The Channel Island of Guernsey has begun considering a bill that would legalise assisted dying for people with terminal illnesses. If it passes, it would lead to the island becoming the first jurisdiction in the British Isles to allow such laws.
The bill is backed by the island’s President of the Policy and Resources Committee, Gavin St Pier, whose decision to support the legislation was shaped by his father’s death from cardiovascular disease nine years ago.
Speaking to the Huffington Post, he recognised that it “wasn’t a death he would have chosen for himself. He very clearly wanted to be in control and, of course, he wasn’t.”
He added that he believes there is “pretty strong evidence that there is public support for this,” alongside six other members of the States of Guernsey.
‘A Lack of Outline on Funding and Logistics’
Guernsey Government. Image Credit: Guernsey Government
However, despite support from St Pier, the Committee itself will not be supporting the legislation, owing to the lack of outlines for funding and logistics. St Pier has also backed down from several of his original proposals.
[There is] pretty strong evidence that there is public support for this.
Gavin St Pier, President of the Policy and Resources Committee, Guernsey
Discussions are expected to carry on throughout today and tomorrow, with St Pier opening yesterday deliberations yesterday by arguing it was “the right thing to do”.
“It is often said that this is an immensely complex moral, ethical and legal issue,” he explained. “But at its heart is very simple principle – that of autonomy and the right to self-determination.
“Increased rights of autonomy and self-determination is self evidently the right thing to do even if we disagree with the choices made and never choose to exercise those rights ourselves. So it is with assisted dying.”
Division and Debate on the Issue of a ‘Right to Die’
Former Archbishop of Canterbury George Carey has previously supported assisted dying. Image Credit: Aleem Khan / Flickr
While the Human Rights Convention protects our right to life via Article 2, there is no similar ‘right to die‘, with the Human Rights Court previously ruling that a blanket ban on assisted death does not breach our fundamental rights.
However, there have been a number of campaigns aiming to challenge this in the British Isles, such as the case of Diane Pretty, and more recently Noel Conway, both of whom claim they should be allowed autonomy over their death.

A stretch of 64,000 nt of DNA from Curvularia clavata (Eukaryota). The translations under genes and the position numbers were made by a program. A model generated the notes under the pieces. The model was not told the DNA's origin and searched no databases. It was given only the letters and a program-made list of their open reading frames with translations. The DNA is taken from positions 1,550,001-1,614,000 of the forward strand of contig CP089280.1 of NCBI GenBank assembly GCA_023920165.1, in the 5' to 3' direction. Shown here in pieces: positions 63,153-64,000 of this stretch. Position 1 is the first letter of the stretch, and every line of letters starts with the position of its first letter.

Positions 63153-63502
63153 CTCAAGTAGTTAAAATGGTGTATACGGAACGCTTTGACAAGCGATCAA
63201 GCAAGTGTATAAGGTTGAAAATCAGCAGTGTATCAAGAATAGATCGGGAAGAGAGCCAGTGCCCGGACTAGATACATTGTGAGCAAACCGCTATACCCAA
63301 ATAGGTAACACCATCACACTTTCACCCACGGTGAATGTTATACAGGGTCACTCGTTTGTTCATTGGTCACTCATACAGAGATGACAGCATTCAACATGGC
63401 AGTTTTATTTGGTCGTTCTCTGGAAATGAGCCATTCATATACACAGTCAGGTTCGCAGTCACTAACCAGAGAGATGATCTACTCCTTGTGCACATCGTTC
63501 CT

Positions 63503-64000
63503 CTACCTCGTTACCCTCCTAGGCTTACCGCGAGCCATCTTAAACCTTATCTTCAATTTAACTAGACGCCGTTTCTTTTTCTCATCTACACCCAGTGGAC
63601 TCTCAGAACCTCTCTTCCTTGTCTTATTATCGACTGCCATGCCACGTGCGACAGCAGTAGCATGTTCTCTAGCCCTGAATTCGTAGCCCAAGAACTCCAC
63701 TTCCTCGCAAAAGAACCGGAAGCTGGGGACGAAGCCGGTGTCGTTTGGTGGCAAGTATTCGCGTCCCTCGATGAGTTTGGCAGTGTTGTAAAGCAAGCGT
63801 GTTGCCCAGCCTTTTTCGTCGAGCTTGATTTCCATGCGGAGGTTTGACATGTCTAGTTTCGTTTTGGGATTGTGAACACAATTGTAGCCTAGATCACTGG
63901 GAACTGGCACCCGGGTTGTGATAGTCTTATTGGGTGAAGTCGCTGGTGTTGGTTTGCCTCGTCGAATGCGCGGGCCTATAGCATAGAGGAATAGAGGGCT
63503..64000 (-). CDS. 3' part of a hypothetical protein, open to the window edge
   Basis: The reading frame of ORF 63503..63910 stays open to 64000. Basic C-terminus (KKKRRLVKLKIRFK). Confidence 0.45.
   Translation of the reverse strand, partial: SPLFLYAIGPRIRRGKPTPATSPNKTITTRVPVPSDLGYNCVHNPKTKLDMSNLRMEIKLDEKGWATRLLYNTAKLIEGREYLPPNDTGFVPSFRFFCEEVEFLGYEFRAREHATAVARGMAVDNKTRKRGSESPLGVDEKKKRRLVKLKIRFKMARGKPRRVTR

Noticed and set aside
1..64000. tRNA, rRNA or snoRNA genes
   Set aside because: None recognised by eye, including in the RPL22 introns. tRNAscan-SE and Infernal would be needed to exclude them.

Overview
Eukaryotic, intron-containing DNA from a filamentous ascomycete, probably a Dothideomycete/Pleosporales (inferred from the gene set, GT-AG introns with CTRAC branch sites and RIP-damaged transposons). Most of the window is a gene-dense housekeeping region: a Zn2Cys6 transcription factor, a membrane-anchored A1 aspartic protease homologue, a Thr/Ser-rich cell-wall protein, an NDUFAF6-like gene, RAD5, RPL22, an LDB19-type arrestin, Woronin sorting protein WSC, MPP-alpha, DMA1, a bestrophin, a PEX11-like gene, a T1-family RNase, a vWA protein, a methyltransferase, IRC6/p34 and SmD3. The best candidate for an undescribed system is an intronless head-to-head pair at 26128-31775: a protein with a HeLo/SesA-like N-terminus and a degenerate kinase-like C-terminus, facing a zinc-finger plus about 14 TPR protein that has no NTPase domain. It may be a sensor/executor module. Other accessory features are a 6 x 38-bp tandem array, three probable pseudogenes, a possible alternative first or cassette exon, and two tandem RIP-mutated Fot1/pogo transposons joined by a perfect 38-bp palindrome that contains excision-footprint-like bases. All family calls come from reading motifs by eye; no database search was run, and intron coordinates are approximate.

Similarly, there have also been divided opinions in this case, with the Guernsey Branch of the British Medical Association (BMA) opposed to the measures. In an issued statement, they argued that a focus on “end of life care plans” should be prioritised instead. Likewise, doctors must be registered with the General Medical Council, a body that classifies assisted suicide as a criminal offence.
Someone near the end of life needs emotional support, comfort and care, good pain control, respect and loving communication – not suicide on prescription
Conversely, neighbouring islanders seem to support the bill. For example, a poll run by Jersey’s Bailiwick Express found that of the approximately 1,000 islanders sampled 90.6 percent of them said that they would support assisted dying in Jersey, whilst only 9.4 percent of respondents rejected the idea.
The former Archbishop of Canterbury, George Carey, however, has spoken in favour, stating his belief that assisted dying would not be “un-Christian”.
Could the UK Block The Bill If It Passes?
Privy Council, UK. Image credit: Beth / Flickr
Although Guernsey is part of the British Isles, and thus held under “territories for which the United Kingdom is responsible,” the island is independent of the United Kingdom when it comes to enacting legislation, save for the Privy Council. Therefore, Guernsey is able to largely skirt around much of the Suicide Act 1961. Under this Act, assisted suicide is punishable by up to 14 years imprisonment.
However, given the nature of the islands’ autonomy, concerns have been raised that the Privy Council could withhold Royal Assent from the bill. The President of Guernsey’s Home Affairs Committee, Mary Lowe, has in turn suggested that islanders would still be subject to punishment by UK courts if they were involved in assisted dying, thanks to the extra-territorial reach of the Act.
Both of these concerns were raised recently by Lord Falconer, the former Lord Chancellor and Secretary of State for Justice, and an advocate for assisted dying.
In a letter to St Pier, he described any possibility of the Privy Council acting to withhold Royal Assent as having “no precedent,” whilst UK courts acting against its practice would be an “abuse of process,” owing to the distinction between Guernsey and UK laws.
Where is Assisted Dying Legal?
Assisted dying continues to be a contentious issue on a global level, with only a tiny number of nations and jurisdictions enshrining the practice in law.
So far, all attempts to legalise it in the United Kingdom have failed, however, there are some notable exceptions both in Europe and further afield.
Assisted dying has been legal in The Netherlands since 2001, and accounts for 4 percent of all deaths. The law dictates that such a decision can only be administered by doctors in cases of “hopeless and unbearable” suffering. Belgium adopted similar guidelines in 2002.
Switzerland permits assisted suicide for non-selfish motives by an omission in the law. One may be prescribed a lethal drug as long as the recipient is active in its administration.
Canada legalised assisted dying in 2016, and Columbia legalised the practice a year before. Physician-assisted dying is also legal in eight jurisdictions in the United States: California, Colorado, DC, Hawaii, Montana, Oregon, Vermont and Washington.